B. It’s okay to need reassurance from friends sometimes. If your current ways of reaching out aren’t getting the results you want, can you try out a strategy of asking for some specific action the other person can do that might make you feel better? “I miss you, it feels like we never hang out anymore” or “I feel like everyone is too busy to spend time with me” might be true, real, awful, overwhelming feelings. Sadly, expressed out loud or in text form they read like accusations that require a lot of emotional work on the other person to figure out what to do next. What if you translated those feelings into more actionable requests like “I really miss you, friend, can we have lunch soon? Tuesdays are generally good for me.” See also “I’m feeling really sad today, it feels like no one likes me” vs. “I’m really feeling sad today, what’s your favorite song that really cheers you up?” or “I’m feeling really down today, please send compliments & animal .gifs.” I don’t necessarily know what to do with “I’m so lonely and I feel like everyone hates me” but I do know what to do with “Everything sucks today, can you tell me something nice?” or “I could really use a friend to come over and sit with me and color and watch Riverdale* later, do you have a little time?” It takes time and practice to reshape this pattern, so, go slow and be nice to yourself, but try it.

C. If it feels like everyone is always hanging out without you, or like your friend group has calcified into a pattern that doesn’t feel good for you, what can you do to change it up? What can you control?

For example, I get a lot of letters & comments about people who wish they were invited to more stuff. UNDERSTANDABLE. But more often than not, when I scratch the surface and gently ask “Hey, what happens when you plan things for friends to do?” the person says some version of “No + Nobody would come anyway” or “I invited some people once but they didn’t want to come so I stopped” or “Here are 1,000 reasons that this advice is stupid and will never work.” And yeah, okay, maybe so. It sucks, I’m sorry. But you can’t control what other people will do, you can only control what you will do. If the situation is going to change, you’re going to change it, by either changing up how you interact or finding different friends.

Additionally, planning and hosting social events is work. The people in your group who are good at it and confident about it or just defaulted into being in charge of it because no one else wanted to do it also have worries and anxieties:  That no one will show up, no one will have a good time. They worry about accidentally hurting people’s feelings by excluding them, or accidentally inviting awkward exes or mortal enemies, or running out of food or ice, or that they’ll make a ton of food and no one will eat it, or that they’ll suggest a bad movie or a board game that is not fun, or that everyone expects them to do the work and nobody ever helps or even thanks them (I get those letters, too). It’s easy, when you are self-conscious, to forget that literally everyone else is also a giant self-conscious weirdo too.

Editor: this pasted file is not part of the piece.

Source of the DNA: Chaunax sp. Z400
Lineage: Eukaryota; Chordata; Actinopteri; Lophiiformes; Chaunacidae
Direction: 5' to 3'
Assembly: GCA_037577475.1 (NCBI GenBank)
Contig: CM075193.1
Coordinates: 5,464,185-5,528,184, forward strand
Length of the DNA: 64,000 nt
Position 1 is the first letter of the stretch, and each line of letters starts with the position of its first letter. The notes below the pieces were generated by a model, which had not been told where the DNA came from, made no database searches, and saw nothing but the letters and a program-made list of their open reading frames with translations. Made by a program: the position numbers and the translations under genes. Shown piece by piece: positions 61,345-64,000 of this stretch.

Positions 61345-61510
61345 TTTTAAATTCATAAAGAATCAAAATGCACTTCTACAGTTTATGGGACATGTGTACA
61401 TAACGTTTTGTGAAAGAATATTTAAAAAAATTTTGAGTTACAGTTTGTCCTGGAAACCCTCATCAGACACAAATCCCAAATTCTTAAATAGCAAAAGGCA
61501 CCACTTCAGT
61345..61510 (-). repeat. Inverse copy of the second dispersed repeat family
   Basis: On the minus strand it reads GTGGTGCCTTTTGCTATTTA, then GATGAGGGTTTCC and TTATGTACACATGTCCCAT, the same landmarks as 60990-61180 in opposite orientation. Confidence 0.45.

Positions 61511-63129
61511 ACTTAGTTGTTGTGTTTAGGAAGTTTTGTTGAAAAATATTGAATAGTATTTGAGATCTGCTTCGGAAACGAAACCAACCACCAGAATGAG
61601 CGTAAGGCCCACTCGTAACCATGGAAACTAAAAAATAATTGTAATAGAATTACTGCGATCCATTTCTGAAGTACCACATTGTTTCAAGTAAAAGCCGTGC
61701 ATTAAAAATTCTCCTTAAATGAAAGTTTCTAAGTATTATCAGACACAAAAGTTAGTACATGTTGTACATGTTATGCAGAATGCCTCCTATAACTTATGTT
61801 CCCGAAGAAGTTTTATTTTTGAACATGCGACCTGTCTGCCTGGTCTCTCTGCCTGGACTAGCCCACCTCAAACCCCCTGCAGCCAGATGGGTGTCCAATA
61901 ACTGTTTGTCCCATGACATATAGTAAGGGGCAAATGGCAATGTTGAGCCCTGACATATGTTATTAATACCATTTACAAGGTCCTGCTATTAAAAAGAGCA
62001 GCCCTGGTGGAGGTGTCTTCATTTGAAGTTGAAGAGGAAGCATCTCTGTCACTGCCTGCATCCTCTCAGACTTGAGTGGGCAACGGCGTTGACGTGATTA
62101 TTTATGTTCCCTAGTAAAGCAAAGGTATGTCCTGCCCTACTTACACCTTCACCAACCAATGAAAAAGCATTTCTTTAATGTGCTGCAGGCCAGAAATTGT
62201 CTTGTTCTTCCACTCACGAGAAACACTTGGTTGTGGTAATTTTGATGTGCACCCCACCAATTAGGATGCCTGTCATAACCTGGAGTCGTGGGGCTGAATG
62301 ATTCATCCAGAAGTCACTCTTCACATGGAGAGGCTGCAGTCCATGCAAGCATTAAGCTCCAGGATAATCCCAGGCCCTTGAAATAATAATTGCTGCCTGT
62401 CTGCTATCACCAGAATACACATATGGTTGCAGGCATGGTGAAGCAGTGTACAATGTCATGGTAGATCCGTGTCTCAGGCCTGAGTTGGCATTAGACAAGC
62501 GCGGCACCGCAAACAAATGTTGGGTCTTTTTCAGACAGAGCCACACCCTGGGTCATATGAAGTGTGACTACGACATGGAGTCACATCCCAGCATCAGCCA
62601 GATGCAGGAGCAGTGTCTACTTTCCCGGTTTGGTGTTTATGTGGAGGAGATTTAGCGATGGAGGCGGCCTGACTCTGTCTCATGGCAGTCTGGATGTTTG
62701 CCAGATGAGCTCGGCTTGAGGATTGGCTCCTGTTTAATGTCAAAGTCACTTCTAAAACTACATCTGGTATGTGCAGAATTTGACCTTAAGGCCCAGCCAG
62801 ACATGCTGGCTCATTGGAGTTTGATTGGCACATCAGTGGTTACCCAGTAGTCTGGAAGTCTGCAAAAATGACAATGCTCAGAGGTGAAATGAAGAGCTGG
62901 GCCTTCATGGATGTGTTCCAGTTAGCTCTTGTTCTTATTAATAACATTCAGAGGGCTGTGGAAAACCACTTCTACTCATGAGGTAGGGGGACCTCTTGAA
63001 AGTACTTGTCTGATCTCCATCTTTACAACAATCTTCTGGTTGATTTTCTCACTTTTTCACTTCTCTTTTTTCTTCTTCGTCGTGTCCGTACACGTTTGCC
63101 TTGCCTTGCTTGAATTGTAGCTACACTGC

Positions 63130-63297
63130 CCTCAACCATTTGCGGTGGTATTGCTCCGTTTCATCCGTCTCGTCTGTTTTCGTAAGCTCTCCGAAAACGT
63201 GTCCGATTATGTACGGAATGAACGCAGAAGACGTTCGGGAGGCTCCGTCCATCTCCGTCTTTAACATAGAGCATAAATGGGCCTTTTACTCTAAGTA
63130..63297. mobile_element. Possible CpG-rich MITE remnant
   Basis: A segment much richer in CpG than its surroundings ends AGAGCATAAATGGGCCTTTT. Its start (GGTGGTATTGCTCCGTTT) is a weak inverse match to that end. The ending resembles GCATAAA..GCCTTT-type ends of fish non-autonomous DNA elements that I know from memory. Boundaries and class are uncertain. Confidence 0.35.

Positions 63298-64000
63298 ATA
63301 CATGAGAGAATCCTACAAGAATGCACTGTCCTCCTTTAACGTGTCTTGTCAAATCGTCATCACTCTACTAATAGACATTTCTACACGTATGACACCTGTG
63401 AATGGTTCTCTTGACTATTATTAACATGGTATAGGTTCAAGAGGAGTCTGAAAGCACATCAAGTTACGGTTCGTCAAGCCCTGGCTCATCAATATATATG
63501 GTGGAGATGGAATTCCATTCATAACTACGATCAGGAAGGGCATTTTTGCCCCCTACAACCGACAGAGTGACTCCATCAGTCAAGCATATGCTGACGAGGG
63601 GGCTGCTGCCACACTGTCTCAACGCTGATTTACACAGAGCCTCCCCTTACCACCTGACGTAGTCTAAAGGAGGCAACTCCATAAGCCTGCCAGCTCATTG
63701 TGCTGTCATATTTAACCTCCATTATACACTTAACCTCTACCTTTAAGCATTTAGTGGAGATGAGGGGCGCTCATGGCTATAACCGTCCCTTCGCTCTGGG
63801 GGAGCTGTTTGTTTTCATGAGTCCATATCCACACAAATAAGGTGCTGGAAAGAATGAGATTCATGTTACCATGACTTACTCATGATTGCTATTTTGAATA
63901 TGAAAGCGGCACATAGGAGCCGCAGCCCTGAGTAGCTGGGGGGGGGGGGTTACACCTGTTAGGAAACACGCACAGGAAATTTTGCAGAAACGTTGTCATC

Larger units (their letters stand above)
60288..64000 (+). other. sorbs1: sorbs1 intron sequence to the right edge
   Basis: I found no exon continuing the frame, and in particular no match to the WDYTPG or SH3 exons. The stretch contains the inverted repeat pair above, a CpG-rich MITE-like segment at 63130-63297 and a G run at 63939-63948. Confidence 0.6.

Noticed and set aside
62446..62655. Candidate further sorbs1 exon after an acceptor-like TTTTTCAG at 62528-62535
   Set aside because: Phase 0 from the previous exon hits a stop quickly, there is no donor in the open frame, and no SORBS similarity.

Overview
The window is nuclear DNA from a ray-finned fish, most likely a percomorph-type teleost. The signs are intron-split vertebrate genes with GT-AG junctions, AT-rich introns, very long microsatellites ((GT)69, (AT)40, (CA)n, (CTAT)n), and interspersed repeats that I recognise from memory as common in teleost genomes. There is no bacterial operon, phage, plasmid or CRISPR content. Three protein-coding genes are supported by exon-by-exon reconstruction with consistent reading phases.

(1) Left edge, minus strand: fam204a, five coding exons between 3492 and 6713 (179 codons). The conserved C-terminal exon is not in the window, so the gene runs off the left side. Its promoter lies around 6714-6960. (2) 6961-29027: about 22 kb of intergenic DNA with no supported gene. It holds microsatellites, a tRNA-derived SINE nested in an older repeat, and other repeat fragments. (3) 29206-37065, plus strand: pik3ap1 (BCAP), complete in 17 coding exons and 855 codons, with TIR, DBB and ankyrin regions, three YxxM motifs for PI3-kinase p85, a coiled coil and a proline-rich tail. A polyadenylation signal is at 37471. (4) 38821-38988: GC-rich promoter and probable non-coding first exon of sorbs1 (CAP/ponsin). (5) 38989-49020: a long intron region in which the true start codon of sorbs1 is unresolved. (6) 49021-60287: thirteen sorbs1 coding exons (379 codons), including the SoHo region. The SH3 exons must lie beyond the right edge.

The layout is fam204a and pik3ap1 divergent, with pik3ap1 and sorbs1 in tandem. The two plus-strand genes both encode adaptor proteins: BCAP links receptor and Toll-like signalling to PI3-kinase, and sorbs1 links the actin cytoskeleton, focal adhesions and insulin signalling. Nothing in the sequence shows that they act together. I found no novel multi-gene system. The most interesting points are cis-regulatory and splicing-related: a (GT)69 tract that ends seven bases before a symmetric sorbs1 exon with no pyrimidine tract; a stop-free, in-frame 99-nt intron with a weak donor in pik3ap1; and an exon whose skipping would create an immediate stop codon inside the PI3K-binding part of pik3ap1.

Mostly, and I swear this is true once we get past high school, most people who like hosting events want people to feel welcome and to have a good time. They do not enjoy excluding people or making them feel bad. With this in mind, maybe you can approach the person in your friend group who does most of the scheduling and inviting and say, “Hey, I really appreciate the work you do hosting trivia night every month, what can I do to help?” “Can I plan something for the two of us where the only work you have to do is showing up?

See also:

  • RSVP promptly when you’re invited to something.
  • If the culture of your friend group is “people bring stuff to parties even when it’s not explicitly a BYOB situation” then be a person who brings baked goods or something to drink. Contribute.
  • Set up chairs, offer to wash dishes, and do other tasks that keep your hands busy.
  • Say thank you to the organizers afterwards.
  • Pay attention to whether other people are having a good time. Is someone new here, do they seem shy? Could they use an introduction to someone else?
  • It’s okay to hide out in the bathroom or on the porch or with the host’s pets for a little while if you get overwhelmed. The person who hosts the best parties I know of in Chicago is a bit socially anxious and take breaks from her own parties.
  • If you don’t really gel with someone, give them space. Find someone else to talk to at the party. You don’t have to have the same level of intimacy with everyone in a social group.
  • Invite people to do smaller stuff, one-on-one. Stop thinking of it as The Whole Group vs. You and think of it as a bunch of people you mostly like and some you like more than others.
  • Try to approach events you’re invited to with the mindset of “People want to be kind and want me to have a good time here.”
  • When you’re not invited to something, try (I know, but try) to cultivate the mindset of “Hey, not everyone has to hang out together all the time. I’ll probably catch them another time.

D. All that said, it’s 100% okay for you, Relatively Lonely Person, to back off from friendships that feel like too much work. If people make you feel like you have to chase them all the time, if people make you feel insecure, if people judge you when you need a little reassurance or cheering up, if people never make you a priority, it’s okay to disengage. You don’t have to make all the effort or have to subsist on crumbs or leftovers to deserve friends.